Basic Education Minister Angie Motshekga. Image: GCIS/Flickr

‘A watershed moment’: Motshekga says as Parliament passes BELA Bill

Despite heavy criticism and court action, the National Assembly has passed the BELA Bill. Here’s what you need to know.


Basic Education Minister Angie Motshekga. Image: GCIS/Flickr

Basic Education Minister Angie Motshekga says the National Assembly’s passing of the Basic Education Laws Amendment (BELA) Bill on Thursday, May 13, is a watershed moment for the sector. 

A total of 223 Members of Parliament voted in favour of the Bill, while 78 voted against it. President Cyril Ramaphosa will now have to sign it into law.


The Bill has 56 clauses ranging from the introduction of Grade R to learner attendance, Code of Conduct for learners, home education, rationalisation of schools, abolishment of corporal punishment and initiations, language policy, admission policy, criminalisation of disruptions not school.

The Bill also seeks to have all home education children registered.

One of the amendments included in the BELA Bill is that a Head of Department (HoD) may direct a public school to adopt more than one language of instruction where it is practicable. If the HoD issues such a directive, it must take all necessary steps to ensure that the public school receives the resources required to provide adequate learning and education in the additional language of instruction.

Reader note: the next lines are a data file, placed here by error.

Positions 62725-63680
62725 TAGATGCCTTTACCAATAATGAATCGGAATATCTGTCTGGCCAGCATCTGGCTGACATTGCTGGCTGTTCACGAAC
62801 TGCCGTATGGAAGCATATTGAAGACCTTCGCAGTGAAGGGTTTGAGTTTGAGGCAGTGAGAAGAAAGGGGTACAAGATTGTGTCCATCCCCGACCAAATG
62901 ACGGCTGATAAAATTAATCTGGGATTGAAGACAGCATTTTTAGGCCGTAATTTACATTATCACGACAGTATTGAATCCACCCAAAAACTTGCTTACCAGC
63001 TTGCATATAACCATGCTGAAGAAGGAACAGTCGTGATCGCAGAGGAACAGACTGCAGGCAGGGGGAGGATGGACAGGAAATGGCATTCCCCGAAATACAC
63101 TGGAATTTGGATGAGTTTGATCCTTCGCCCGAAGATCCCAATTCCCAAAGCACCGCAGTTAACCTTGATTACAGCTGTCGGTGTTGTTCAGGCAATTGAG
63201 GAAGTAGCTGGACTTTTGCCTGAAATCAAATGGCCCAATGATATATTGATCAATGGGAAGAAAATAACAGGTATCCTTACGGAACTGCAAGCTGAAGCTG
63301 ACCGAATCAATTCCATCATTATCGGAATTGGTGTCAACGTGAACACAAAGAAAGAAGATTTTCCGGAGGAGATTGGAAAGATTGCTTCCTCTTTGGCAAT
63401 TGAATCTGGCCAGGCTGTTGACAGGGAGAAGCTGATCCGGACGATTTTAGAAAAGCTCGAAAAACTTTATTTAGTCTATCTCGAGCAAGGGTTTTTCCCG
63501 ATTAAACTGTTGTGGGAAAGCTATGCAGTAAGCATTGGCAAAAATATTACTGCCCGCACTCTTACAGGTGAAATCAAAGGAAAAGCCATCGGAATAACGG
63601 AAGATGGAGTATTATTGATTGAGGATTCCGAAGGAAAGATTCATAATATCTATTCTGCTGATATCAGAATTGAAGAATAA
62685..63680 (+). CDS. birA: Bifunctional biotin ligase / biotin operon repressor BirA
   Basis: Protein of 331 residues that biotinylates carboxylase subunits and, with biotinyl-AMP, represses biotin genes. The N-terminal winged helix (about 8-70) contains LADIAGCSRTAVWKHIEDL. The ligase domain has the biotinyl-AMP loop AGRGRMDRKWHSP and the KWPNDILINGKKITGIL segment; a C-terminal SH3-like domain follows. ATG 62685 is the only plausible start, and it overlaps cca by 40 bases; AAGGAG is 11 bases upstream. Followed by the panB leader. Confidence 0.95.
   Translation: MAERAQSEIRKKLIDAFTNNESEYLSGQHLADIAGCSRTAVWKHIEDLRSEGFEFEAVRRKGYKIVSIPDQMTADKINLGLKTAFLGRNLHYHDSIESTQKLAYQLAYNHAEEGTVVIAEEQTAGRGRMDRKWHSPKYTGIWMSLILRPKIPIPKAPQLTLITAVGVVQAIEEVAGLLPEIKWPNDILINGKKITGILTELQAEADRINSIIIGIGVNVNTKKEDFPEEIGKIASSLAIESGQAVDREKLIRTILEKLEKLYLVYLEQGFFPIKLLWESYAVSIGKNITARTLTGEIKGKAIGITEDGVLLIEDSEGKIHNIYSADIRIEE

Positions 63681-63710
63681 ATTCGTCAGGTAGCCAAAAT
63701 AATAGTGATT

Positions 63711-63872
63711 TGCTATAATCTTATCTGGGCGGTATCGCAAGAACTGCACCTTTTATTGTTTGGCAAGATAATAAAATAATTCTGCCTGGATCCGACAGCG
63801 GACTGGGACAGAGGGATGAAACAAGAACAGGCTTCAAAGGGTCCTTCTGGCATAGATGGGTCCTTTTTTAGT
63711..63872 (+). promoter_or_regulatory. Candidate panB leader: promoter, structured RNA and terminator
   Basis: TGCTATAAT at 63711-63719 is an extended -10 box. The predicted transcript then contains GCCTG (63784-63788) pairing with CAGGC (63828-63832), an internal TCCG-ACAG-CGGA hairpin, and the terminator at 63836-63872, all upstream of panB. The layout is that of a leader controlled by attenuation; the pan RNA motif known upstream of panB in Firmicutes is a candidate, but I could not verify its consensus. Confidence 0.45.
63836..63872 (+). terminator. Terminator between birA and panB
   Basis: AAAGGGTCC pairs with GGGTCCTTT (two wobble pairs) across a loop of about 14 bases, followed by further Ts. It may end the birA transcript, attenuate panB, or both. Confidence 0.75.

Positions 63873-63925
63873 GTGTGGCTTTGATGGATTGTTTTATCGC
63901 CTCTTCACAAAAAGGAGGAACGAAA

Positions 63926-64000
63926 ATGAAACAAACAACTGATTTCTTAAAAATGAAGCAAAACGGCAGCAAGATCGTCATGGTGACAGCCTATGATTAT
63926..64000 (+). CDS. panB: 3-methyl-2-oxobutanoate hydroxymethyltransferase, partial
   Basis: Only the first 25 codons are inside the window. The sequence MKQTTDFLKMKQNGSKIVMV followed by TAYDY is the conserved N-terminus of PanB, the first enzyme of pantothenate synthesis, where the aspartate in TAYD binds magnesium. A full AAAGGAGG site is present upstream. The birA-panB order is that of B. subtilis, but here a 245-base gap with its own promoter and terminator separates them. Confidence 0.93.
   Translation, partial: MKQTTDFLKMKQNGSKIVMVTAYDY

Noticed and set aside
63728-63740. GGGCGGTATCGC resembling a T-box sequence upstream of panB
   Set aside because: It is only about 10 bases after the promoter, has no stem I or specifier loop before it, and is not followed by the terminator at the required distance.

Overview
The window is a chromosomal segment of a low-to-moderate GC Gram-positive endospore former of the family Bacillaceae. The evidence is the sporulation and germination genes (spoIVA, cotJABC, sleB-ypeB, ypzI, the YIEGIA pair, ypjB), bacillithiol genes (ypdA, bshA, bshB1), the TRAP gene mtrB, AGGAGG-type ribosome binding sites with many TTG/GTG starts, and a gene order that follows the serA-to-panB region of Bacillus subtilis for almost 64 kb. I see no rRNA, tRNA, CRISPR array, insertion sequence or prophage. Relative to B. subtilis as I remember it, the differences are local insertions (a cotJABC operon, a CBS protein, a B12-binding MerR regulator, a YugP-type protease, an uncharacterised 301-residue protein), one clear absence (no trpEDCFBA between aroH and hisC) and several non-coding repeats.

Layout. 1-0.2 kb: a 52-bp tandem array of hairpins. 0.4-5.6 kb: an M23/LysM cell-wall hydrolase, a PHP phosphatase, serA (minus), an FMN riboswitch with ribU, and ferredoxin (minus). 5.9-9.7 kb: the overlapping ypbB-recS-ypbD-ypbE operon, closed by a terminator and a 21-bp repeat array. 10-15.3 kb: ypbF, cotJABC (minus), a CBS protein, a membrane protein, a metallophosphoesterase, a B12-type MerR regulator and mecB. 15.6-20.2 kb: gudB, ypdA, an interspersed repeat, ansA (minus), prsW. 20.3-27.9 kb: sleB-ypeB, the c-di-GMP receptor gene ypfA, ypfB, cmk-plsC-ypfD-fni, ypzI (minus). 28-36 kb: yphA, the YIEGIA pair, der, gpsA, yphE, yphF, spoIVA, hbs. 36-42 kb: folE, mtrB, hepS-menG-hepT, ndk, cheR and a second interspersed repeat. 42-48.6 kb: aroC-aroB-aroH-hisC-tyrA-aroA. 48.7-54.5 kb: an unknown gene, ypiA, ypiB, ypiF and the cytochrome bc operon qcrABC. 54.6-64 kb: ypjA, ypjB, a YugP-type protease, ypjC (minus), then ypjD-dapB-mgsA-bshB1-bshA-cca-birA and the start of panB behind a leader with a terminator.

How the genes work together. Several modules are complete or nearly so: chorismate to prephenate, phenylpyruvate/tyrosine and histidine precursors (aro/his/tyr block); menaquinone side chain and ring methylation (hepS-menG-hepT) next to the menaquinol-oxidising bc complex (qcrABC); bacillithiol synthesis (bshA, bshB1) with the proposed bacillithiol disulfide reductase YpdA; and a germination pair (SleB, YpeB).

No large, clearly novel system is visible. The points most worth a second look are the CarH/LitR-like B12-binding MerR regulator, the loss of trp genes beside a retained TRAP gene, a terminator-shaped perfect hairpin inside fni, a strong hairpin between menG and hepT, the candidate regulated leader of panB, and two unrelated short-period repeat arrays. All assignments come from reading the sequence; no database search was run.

Civil society organisation AfriForum and the Democratic Alliance (DA) have criticised the Bill, saying it is a direct attack on the Afrikaans mother-language education

DA federal chair Helen Zille led the party to then Gauteng Education MEC Panyaza Lesufi’s office to demand he retracts support of the BELA Bill. Image: Democratic Alliance


On Thursday, Motshekga said extensive consultations over several years have shaped the current version of the BELA Bill.

The minister said in its development phase, the Bill saw the submission of almost 5,000 comments from the public, alongside 144 petitions with a collective weight of 195,695 names. 

She said, “Such engagement underscores the deep-rooted public interest in and commitment to refining our basic education system.” 

In addition, Motshekga said the BELA Bill addresses critical challenges that have hindered the progress of the country’s education ecosystem for years. 

“One of the primary issues it tackles is determining a school’s language policy. There’s a common misconception that the Bill aims to erode the autonomy of School Governing Bodies (SGBs). This is false. 

“In reality, it aspires to harmonise the SGB’s powers with the directives of the relevant provincial head of department (HOD). While the SGB is initially tasked with setting a school’s language policy, the Bill emphasises that this authority is not unequivocal. It ascertains that such policies are adaptable, inclusive, and congruent with the constitutional right to basic education. The Bill aims to guarantee that their constitutional right to education remains intact,” she explained.